Rapidly progressive renal failure - PowerPoint PPT Presentation

Loading...

PPT – Rapidly progressive renal failure PowerPoint presentation | free to view - id: 5134a4-NzYwY



Loading


The Adobe Flash plugin is needed to view this content

Get the plugin now

View by Category
About This Presentation
Title:

Rapidly progressive renal failure

Description:

Rapidly progressive renal failure Dr. HRS: Treatment (Contd) Spcific measures Renal vasodilators Systemic vasoconstrictors TIPS Renal replacement therapy Liver/renal ... – PowerPoint PPT presentation

Number of Views:350
Avg rating:3.0/5.0
Slides: 47
Provided by: Ani93
Category:

less

Write a Comment
User Comments (0)
Transcript and Presenter's Notes

Title: Rapidly progressive renal failure


1
Rapidly progressive renal failure
Dr.
2
Overview
  • Introduction
  • Etiology
  • Pathology
  • Clinical features
  • Management
  • Conclusions

3
Introduction
  • Rapidly progressive renal failure (RPRF)
  • Deterioration of the GFR, associated with the
    accumulation of wastes such as urea and
    creatinine (azotemia) within weeks to months
  • Note Acute renal failure (ARF) duration is
    hours to weeks

GFR Glomerular Filtration Rate
4
Etiology
  • RPRF may be due to various causes
  • Pre-renal
  • Renal
  • Post-renal

5
Etiology
  • Acute Nephritis
  • Rapidly progressive glomerulonephritis (RPGN)
  • Acute on chronic renal failure

6
RPGN
  • Characterized clinically by
  • A rapid decrease in the GFR of at least 50 over
    a short period, from a few days to 3 months

7
RPGN History
  • The term RPGN was first used to describe a
  • Group of patients who had an unusually fulminant
    poststreptococcal glomerulonephritis and a poor
    clinical outcome
  • Several years later,
  • The anti-GBM antibody was discovered to produce a
    crescentic glomerulonephritis in sheep, and,
    following this discovery,
  • The role of anti-GBM antibody in Goodpasture
    syndrome was elucidated

Anti GBM antiglomerular basement membrane
8
RPGN History (Contd)
  • Soon afterward,
  • The role of the anti-GBM antibody in RPGN
    associated with Goodpasture disease was
    established
  • In the mid 1970s,
  • A group of patients was described who fit the
    clinical criteria for RPGN but in whom no cause
    could be established

9
RPGN History (Contd)
  • Many of these cases were
  • Associated with systemic signs of vascular
    inflammation (systemic vasculitis), but some
    cases were characterized only by renal disease
  • A distinct feature of these cases was
  • The virtual absence of antibody deposition after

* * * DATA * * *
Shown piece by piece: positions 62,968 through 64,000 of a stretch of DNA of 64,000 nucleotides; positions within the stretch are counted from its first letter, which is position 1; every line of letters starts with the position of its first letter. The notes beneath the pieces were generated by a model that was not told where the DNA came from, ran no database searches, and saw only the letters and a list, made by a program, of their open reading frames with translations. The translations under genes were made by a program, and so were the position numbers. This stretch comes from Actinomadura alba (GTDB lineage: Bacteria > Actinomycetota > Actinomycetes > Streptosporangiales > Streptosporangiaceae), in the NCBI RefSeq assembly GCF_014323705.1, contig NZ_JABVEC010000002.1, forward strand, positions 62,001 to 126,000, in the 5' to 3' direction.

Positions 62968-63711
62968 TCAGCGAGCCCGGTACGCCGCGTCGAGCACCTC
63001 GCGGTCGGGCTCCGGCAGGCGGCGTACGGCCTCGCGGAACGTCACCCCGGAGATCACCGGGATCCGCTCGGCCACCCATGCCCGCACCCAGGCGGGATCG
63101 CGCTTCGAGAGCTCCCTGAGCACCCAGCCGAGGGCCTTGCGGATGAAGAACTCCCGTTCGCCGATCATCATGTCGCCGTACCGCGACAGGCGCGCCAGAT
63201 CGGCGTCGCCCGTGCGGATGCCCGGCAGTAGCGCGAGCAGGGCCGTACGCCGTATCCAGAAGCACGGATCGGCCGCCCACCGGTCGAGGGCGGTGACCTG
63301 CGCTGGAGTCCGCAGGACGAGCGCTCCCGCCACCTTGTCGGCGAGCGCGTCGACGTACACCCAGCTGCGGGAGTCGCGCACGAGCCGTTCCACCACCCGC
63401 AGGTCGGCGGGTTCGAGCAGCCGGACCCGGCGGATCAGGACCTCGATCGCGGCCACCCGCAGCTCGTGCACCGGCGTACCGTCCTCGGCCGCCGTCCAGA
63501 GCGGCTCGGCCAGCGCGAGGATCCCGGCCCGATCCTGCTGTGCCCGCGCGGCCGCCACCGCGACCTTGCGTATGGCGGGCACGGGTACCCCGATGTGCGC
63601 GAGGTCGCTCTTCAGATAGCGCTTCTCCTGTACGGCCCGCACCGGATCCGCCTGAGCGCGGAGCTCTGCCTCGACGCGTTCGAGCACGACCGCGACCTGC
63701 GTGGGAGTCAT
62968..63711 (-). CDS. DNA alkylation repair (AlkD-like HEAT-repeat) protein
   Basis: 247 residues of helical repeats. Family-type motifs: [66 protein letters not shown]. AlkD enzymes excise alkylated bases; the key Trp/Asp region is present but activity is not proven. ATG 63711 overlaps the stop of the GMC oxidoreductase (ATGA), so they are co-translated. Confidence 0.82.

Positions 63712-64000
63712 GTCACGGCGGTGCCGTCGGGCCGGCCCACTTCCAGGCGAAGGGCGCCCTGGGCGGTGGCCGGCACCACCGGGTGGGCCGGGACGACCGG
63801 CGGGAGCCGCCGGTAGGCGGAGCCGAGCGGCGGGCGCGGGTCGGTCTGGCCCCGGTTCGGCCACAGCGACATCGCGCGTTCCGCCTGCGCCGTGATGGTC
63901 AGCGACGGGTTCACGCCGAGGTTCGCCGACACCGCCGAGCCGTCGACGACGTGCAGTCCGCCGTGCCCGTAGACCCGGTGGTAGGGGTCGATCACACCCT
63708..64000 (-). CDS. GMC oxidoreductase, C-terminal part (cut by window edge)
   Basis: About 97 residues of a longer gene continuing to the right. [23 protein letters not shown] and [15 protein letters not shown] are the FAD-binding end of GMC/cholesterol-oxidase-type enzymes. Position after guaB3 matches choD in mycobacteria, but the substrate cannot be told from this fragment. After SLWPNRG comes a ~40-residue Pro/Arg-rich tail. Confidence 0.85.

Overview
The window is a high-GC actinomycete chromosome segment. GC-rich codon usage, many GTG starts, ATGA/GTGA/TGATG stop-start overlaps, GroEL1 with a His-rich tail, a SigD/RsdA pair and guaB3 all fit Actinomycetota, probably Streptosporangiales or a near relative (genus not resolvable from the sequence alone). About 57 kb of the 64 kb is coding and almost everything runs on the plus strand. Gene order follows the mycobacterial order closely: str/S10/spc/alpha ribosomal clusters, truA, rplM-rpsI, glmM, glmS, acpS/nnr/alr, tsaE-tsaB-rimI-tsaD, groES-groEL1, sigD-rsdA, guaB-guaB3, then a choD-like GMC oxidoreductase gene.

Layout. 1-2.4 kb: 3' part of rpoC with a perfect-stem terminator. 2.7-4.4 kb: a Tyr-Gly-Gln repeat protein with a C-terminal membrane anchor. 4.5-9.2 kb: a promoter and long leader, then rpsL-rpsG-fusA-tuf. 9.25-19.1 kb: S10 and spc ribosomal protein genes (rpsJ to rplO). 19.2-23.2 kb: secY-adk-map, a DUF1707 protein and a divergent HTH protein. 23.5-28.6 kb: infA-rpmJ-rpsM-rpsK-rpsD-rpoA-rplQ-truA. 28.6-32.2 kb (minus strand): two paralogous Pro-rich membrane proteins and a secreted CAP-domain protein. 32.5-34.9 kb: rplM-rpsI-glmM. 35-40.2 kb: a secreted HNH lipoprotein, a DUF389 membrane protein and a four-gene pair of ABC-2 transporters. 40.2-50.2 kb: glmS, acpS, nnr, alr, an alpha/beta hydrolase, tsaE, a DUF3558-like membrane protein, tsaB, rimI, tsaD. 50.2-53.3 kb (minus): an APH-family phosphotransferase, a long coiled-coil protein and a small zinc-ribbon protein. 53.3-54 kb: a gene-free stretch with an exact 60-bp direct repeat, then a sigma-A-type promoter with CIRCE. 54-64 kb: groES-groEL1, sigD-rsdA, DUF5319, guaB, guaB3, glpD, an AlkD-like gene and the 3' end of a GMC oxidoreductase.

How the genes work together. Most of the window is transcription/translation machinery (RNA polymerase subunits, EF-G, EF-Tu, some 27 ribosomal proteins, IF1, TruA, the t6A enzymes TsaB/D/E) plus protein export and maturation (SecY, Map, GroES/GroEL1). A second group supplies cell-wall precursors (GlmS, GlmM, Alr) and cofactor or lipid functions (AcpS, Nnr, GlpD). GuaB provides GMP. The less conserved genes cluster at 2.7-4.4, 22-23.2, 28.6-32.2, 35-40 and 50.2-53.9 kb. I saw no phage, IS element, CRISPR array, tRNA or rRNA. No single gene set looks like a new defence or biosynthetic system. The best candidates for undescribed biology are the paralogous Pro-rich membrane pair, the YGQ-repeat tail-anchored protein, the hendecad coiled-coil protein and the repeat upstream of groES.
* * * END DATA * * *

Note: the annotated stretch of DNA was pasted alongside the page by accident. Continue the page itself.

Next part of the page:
immunofluorescence staining of the biopsy
    specimens, which led to the label pauci-immune
    RPGN

10
RPGN History (Contd)
  • More than 80 of patients with pauci-immune RPGN
    were subsequently found to have
  • Circulating antineutrophil cytoplasmic antibodies
    (ANCAs), and,
  • Thus, this form of RPGN is now termed
    ANCA-associated vasculitis

11
RPGN Causes
  • Abscess of any internal organ
  • Anti- GBM antibody disease
  • Blood vessel diseases such as
  • Vasculitis or polyarteritis
  • Collagen vascular disease such as
  • Lupus nephritis and Henoch-Schonlein purpura
  • Goodpasture syndrome
  • IgA nephropathy History of cancer
  • Membranoproliferative GN
  • Blood or lymphatic system disorders
  • Exposure to hydrocarbon solvents

12
RPGN Pathology
  • The main pathologic finding is
  • Extensive glomerular crescent formation
  • Focal rupture of glomerular capillary walls that
    can be seen by light microscopy and electron
    microscopy

13
RPGN Classification
  • Immunological classification based on the or
    - of ANCAs
  • The disorders are also classified based on their
    clinical presentation

14
RPGN Classification (Contd)
  • Anti-GBM antibody (Approx. 3 of cases)
  • Goodpasture syndrome (lung and kidney
    involvement)
  • Anti-GBM disease (only kidney involvement)
  • Note 10-40 of patients may be ANCA positive

15
RPGN Classification (Contd)
  • Immune complex
  • Postinfectious (staphylococci/streptococci)
  • Collagen-vascular disease
  • Lupus nephritis
  • Henoch-Schönlein purpura (immunoglobulin A and
    systemic vasculitis)
  • Immunoglobulin A nephropathy (no vasculitis)
  • Mixed cryoglobulinemia

16
RPGN Classification (Contd)
  • Immune complex contd.
  • Primary renal disease
  • Membranoproliferative glomerulonephritis
  • Fibrillary glomerulonephritis
  • Idiopathic
  • Note Of all patients with crescentic immune
    complex glomerulonephritis, 25 are ANCA lt 5
    of patients with noncrescentic immune complex
    glomerulonephritis are ANCA

17
RPGN Classification (Contd)
  • Pauci-immune
  • Wegener granulomatosis (WG)
  • Microscopic polyangiitis (MPA)
  • Renal-limited necrotizing crescentic
    glomerulonephritis (NCGN)
  • Churg-Strauss syndrome
  • Note 80-90 of patients are ANCA

18
RPGN Symptoms
Edema (swelling) of the face, eyes, ankles,
feet, legs, or abdomen Blood in the
urine Dark or smoke-colored urine Decreased
urine volume Abdominal pain Cough
Diarrhea General ill feeling Fever Joint
aches Muscle aches Loss of appetite
Shortness of breath
19
RPGN Signs
  • A physical examination reveals edema (swelling)
  • Abnormal heart and lung sounds may be present
  • Blood pressure may be high

20
RPGN Tests diagnosis
  • Anti-glomerular basement membrane antibody tests
  • Antineutrophil cytoplasmic antibodies
  • BUN and creatinine
  • Complement levels
  • Creatinine clearance Urinalysis

21
RPGN Treatment
  • Depends on the underlying cause
  • Corticosteroids may relieve symptoms in some
    cases
  • Medications that suppress the immune system may
    also be prescribed, depending on the cause